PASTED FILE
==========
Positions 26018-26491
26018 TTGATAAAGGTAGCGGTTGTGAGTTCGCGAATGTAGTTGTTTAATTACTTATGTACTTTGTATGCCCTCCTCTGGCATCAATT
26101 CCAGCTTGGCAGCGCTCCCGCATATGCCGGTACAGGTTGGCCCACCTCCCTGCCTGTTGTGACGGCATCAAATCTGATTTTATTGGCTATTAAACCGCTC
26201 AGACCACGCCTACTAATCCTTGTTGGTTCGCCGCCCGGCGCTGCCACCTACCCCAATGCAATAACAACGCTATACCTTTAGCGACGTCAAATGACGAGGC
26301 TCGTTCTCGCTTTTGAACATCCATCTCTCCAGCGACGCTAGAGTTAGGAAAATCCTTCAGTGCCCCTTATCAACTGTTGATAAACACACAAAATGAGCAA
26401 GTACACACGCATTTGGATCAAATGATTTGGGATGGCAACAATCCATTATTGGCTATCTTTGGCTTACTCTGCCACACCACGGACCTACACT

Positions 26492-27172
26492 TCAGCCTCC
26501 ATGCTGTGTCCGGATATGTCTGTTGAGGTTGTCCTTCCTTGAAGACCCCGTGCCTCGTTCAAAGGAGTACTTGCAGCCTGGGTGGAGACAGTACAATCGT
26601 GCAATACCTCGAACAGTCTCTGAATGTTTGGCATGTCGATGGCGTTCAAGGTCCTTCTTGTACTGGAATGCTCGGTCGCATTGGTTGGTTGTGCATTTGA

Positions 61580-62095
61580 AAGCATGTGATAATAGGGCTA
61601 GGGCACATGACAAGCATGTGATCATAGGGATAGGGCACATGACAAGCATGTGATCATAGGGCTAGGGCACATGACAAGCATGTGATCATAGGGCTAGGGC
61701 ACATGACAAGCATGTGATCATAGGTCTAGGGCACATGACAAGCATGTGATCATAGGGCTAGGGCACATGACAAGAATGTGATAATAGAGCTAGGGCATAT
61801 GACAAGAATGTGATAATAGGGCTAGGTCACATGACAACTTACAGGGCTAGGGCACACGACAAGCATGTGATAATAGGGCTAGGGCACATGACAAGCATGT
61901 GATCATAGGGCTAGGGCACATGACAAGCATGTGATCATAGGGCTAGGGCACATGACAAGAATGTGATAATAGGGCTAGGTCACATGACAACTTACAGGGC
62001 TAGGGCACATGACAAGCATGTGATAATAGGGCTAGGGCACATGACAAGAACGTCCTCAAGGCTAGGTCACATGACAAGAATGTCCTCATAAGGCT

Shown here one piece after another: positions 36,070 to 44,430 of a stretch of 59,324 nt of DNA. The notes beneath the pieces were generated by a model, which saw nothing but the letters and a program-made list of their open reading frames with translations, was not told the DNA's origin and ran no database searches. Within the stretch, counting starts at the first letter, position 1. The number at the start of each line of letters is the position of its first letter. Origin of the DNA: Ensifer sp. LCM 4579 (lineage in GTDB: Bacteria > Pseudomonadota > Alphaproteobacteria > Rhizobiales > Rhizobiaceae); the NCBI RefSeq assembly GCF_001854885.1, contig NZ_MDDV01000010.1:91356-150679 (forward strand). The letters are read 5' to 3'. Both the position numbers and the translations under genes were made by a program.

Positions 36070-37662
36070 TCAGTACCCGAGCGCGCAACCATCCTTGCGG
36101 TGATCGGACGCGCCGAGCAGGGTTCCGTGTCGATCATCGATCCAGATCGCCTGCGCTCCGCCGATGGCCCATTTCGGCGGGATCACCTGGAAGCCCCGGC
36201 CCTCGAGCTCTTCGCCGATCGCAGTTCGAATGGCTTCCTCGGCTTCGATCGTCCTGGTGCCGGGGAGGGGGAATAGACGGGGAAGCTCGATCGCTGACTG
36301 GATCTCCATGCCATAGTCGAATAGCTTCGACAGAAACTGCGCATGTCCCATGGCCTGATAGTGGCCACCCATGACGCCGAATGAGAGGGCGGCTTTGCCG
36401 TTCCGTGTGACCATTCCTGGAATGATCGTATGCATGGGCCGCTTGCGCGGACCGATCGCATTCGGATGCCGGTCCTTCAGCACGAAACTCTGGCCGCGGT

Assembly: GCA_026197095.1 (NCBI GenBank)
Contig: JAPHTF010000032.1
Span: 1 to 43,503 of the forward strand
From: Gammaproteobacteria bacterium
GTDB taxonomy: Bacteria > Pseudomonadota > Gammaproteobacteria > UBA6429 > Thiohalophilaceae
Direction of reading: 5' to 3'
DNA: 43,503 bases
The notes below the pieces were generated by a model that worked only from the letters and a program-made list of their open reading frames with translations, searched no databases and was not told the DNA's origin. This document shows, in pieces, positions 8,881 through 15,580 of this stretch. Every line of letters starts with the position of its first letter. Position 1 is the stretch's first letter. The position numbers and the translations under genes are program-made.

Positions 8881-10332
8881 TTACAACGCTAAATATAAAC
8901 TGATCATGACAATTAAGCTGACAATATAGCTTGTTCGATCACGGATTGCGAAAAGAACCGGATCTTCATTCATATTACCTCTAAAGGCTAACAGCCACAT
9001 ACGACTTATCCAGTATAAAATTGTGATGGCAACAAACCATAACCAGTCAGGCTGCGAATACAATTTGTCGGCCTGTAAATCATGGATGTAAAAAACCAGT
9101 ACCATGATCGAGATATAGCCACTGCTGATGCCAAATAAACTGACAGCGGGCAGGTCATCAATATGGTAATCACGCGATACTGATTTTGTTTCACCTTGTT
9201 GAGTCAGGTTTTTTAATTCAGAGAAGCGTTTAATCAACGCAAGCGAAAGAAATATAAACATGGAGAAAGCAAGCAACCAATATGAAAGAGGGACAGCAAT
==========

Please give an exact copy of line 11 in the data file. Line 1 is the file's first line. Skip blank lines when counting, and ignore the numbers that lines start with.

Positions 61580-62095